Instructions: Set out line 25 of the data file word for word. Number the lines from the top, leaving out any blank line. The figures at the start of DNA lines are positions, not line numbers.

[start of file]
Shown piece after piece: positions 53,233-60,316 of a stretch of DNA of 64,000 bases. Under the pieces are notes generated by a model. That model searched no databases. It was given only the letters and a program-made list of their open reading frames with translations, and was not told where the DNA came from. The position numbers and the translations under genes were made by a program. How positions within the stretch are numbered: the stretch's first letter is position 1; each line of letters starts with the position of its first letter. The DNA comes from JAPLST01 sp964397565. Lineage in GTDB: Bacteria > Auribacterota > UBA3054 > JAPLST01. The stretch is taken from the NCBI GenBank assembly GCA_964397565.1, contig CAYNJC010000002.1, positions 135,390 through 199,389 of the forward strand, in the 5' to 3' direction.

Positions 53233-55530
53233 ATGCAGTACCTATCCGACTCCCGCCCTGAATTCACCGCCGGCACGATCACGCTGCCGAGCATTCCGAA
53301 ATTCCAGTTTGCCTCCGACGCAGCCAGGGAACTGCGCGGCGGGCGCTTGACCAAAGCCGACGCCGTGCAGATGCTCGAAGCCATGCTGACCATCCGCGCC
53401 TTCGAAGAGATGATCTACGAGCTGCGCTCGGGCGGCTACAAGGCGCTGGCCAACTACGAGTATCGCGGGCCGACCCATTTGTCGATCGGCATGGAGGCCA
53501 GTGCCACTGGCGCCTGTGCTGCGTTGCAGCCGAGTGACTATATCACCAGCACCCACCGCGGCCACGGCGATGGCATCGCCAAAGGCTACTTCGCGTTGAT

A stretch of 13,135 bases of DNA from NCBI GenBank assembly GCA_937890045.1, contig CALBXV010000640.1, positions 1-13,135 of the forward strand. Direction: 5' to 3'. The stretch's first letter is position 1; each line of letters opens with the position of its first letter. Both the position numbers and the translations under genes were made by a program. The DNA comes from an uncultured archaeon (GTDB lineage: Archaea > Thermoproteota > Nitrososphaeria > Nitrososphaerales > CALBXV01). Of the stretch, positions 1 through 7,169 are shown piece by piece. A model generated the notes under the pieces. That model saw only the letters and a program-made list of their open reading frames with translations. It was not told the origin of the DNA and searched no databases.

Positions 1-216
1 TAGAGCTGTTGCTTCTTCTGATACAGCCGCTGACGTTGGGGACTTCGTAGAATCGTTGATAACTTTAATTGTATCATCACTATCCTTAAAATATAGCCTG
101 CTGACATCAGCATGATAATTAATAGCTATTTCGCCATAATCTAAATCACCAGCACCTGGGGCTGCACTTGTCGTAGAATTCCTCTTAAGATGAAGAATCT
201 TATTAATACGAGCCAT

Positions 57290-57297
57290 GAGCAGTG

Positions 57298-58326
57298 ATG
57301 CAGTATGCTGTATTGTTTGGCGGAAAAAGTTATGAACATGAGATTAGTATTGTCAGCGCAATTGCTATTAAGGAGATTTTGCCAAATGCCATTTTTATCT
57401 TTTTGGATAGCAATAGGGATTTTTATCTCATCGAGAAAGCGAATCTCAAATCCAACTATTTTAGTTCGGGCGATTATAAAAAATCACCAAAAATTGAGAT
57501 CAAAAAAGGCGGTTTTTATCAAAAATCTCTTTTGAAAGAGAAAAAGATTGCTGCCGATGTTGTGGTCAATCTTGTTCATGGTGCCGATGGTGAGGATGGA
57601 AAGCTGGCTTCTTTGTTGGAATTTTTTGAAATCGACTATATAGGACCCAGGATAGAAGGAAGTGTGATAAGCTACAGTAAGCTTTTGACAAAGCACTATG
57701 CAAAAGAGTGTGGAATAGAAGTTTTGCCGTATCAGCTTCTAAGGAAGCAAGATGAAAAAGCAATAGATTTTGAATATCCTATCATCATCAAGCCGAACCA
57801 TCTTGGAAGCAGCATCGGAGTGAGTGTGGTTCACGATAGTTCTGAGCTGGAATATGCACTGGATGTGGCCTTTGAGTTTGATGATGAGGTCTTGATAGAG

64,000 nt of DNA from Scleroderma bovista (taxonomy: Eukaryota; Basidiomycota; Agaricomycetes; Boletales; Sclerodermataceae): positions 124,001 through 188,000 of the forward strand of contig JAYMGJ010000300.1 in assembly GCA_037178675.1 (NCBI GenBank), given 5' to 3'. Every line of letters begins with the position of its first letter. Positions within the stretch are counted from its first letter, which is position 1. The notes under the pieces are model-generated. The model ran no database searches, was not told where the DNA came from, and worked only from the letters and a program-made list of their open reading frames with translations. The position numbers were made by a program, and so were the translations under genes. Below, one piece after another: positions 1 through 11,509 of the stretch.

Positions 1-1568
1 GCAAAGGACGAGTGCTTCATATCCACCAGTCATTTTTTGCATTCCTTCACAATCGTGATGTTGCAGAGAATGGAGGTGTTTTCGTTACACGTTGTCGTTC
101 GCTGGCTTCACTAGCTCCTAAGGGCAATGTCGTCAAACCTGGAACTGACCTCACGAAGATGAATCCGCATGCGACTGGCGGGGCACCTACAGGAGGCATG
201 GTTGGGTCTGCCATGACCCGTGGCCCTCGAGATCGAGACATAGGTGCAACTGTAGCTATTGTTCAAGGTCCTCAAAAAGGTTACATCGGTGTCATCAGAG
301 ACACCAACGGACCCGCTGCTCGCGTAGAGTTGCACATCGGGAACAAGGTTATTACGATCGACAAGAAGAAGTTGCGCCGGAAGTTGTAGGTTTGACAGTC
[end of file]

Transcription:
101 GCTGGCTTCACTAGCTCCTAAGGGCAATGTCGTCAAACCTGGAACTGACCTCACGAAGATGAATCCGCATGCGACTGGCGGGGCACCTACAGGAGGCATG